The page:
The difference between food sensitivity, allergy and intolerance can be confusing so each term is briefly described here. The advice on this website is not intended for people suffering from true food allergies as they need to completely avoid their allergens. If you suspect you may have a true food allergy (as explained below) see your GP.
Food sensitivity is a phrase used to describe both food allergy and food intolerance. Its precise meaning varies according to different practitioners and authors. Some doctors only use the term to describe food intolerance. Others use it to describe reactions that are an exaggeration of normal side effects to the chemicals in foods, such as histamine or salicylates. On our website the term ‘food sensitivity’ is used to encompass any adverse reaction to food, ie both allergies and intolerance.
The word ‘allergy’ is commonly used to refer to any unpleasant reaction to a food or other substance. However, in the medical profession, the term has a more specific meaning and is used to describe a particular reaction of the immune system to a usually harmless substance. Some practitioners only use the term to describe reactions involving the Immunoglobulin E (IgE) antibody. To differentiate it from food intolerance reactions, food allergy is often referred to as a ‘true’ or ‘classic’ food allergy. Precise terminology varies between practitioners.
Unlike food intolerance, food allergy can easily be diagnosed with a variety of tests. If you suspect you may have a food allergy, consult your GP for testing as soon as possible. Testing is likely to involve either a skin prick test or a RAST blood test to measure IgE antibodies.
Food allergies can start at any age and can last from several years to a lifetime. As reactions can be so extreme, it is vital to avoid all traces of the problem food. A food allergy can occur after contact with minute quantities of the allergen by ingestion, contact or inhalation. Reactions are usually (but not always) immediate and can be mild or severe, ranging from headaches and rashes to vomiting, breathing difficulties and collapse.
Anaphylactic shock is a sudden, severe allergic reaction that involves the whole body. It usually happens within minutes of coming into contact with the allergen, but can occur up to 2 hours later. Because it involves the breathing and circulatory systems, anaphylactic shock is life-threatening and requires immediate medical treatment. Some of the first signs can be a feeling of warmth, flushing, tingling in the mouth or a red, itchy rash. It can cause symptoms such as light-headedness, shortness of breath, severe sneezing, anxiety, stomach or uterine cramps, vomiting and diarrhoea. In severe cases patients could experience a drop in blood pressure, resulting in shock and loss of consciousness. This sort of reaction does not usually occur with food intolerance, so if you are in any doubt, seek immediate medical help.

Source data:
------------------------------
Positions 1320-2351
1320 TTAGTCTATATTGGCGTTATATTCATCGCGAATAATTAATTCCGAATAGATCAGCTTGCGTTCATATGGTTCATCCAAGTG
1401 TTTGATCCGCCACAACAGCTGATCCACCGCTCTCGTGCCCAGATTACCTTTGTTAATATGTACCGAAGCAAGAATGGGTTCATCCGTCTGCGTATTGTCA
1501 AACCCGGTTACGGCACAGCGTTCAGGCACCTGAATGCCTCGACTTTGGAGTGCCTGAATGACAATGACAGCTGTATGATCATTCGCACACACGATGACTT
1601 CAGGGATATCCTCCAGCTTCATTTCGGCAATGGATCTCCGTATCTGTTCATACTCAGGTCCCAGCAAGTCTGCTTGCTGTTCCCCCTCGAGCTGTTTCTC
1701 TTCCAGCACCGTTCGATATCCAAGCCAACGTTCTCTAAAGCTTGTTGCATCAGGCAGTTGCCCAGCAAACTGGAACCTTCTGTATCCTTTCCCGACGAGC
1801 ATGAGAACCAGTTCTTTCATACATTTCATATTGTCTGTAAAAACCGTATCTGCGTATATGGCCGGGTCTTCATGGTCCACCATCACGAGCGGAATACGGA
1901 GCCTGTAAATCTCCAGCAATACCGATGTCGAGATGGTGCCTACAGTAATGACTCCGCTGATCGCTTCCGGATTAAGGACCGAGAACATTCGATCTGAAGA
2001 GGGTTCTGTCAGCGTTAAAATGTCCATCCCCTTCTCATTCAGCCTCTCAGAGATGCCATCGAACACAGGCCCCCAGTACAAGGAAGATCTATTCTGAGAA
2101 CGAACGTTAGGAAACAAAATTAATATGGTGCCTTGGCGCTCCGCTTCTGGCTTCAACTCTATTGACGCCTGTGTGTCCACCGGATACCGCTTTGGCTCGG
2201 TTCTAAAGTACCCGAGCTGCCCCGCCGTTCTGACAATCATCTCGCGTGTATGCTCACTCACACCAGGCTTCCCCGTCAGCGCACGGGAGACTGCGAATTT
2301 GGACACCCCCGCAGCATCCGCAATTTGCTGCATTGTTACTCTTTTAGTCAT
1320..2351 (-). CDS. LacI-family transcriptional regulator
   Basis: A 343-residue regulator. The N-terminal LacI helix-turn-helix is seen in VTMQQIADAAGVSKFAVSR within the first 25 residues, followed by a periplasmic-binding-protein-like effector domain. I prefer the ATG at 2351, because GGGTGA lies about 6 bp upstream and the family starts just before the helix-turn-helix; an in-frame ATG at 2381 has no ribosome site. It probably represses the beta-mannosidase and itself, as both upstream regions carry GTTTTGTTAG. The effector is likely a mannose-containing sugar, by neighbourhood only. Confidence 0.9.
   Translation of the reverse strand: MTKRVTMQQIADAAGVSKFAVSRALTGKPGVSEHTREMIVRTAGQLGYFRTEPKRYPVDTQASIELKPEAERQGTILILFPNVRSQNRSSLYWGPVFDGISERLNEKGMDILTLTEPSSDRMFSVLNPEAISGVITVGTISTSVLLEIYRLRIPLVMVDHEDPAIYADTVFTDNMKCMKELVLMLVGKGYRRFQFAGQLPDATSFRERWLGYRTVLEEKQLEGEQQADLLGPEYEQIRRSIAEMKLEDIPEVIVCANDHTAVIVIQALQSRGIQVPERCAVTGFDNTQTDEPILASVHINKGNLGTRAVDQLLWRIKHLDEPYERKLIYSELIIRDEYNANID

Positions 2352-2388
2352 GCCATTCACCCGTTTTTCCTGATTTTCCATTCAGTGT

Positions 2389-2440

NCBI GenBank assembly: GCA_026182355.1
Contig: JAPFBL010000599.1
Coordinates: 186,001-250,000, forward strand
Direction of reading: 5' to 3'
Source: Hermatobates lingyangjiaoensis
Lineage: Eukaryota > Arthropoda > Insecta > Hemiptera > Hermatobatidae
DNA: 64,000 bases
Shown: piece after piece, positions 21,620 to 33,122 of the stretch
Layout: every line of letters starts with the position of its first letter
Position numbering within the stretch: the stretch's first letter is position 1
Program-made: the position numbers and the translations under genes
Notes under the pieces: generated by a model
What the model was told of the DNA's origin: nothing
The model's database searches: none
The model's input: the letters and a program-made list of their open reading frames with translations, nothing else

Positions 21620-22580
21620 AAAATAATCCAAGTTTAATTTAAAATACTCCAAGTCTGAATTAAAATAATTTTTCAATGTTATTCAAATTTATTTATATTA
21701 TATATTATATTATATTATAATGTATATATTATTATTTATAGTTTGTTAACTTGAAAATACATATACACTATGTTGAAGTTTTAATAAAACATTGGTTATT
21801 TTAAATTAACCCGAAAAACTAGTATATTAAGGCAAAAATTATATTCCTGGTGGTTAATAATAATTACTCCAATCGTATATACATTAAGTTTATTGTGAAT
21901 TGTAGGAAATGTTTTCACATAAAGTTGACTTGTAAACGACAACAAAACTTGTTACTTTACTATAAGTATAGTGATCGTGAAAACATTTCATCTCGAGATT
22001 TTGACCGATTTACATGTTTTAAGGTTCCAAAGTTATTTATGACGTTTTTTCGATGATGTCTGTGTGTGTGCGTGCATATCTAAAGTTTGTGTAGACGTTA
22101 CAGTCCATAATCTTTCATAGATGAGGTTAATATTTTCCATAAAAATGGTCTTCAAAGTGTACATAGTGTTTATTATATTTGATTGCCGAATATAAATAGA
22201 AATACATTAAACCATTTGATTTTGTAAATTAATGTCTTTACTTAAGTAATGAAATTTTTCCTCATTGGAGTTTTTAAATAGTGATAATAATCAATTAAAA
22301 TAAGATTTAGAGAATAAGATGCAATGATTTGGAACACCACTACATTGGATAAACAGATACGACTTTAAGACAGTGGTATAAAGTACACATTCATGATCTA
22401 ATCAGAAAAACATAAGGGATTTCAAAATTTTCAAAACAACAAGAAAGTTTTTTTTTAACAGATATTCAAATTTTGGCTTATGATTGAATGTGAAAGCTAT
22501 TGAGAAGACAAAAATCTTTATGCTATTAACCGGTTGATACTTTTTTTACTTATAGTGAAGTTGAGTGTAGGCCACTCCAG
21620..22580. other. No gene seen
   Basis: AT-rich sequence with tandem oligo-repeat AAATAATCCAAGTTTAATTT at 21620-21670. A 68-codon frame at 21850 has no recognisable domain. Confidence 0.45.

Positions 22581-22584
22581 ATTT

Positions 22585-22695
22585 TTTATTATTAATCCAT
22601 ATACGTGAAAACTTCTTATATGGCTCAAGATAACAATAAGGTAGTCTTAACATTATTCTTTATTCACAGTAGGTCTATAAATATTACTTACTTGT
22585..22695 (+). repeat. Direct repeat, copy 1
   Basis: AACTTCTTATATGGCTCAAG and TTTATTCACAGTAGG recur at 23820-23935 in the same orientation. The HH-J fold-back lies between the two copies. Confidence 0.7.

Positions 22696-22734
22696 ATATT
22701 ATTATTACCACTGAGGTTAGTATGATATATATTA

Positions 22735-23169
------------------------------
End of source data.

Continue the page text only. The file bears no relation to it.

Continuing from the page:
Please note – the information on this website is not relevant for individuals with true food allergy as such people need to avoid their allergens completely. Food rotation will not alleviate true food allergies.
Food Intolerance is a term used to describe a reproducible, adverse reaction to a specific food or ingredient that occurs even when the food is eaten in a disguised form. Food intolerance differs from food allergy mainly because of the lack of evidence of a specific IgE immune reaction.
The body’s reactions to food intolerance are not well understood, and therefore there are currently no medical tests available in surgeries. Doctors usually rely on patient diaries to diagnose food intolerance, although some patients prefer to try non-medical testing.
Unlike food allergies, intolerance reactions are not set off by minute quantities of food, such as from a badly washed spoon. They can, however, be triggered by relatively small amounts, and also by smells. Reactions can occur at any point between the food being eaten and excreted, therefore symptoms are extremely wide ranging and can vary in severity from day to day.
Because there is no typical set of reactions or medical test, many doctors remain sceptical about the existence of food intolerance. There are, however, certain conditions that are widely recognised.
A GP should be able to rule out any of the following types of intolerance or refer you to a specialist who can. Treating such conditions can often greatly improve food intolerance:
- The body over-reacting to naturally occurring chemicals in foods such as histamine or salicylates (often referred to as food sensitivity).
- The body lacking certain digestive enzymes, as in gluten and lactose intolerance.
- A porous or ‘leaky’ gut wall allowing undigested particles of food to pass straight into the bloodstream.
Food intolerance can begin at any age. It often starts imperceptibly, with symptoms worsening over several years and culminating in general poor health. However, it can also be triggered suddenly by a viral infection, illness or other stress that weakens the immune system.
Many people have up to five intolerances – usually to their most frequently eaten foods – but hypersensitive sufferers can become intolerant of all foods if their condition is not managed properly. This type of extreme multiple food intolerances or even total food intolerance is especially common amongst sufferers of ME and Multiple Chemical Sensitivity. In some cases, it has been directly linked to severe Candidiasis (yeast infection).
Although a small proportion of food intolerances are lifelong, most will disappear when the offending food is not eaten for a few months. Conversely, such intolerances are likely to recur if the food is ever eaten again in excessive amounts. There are instances (often in children), where food intolerance resolves itself. This is usually as a result of dealing with underlying health problems and strengthening the immune system.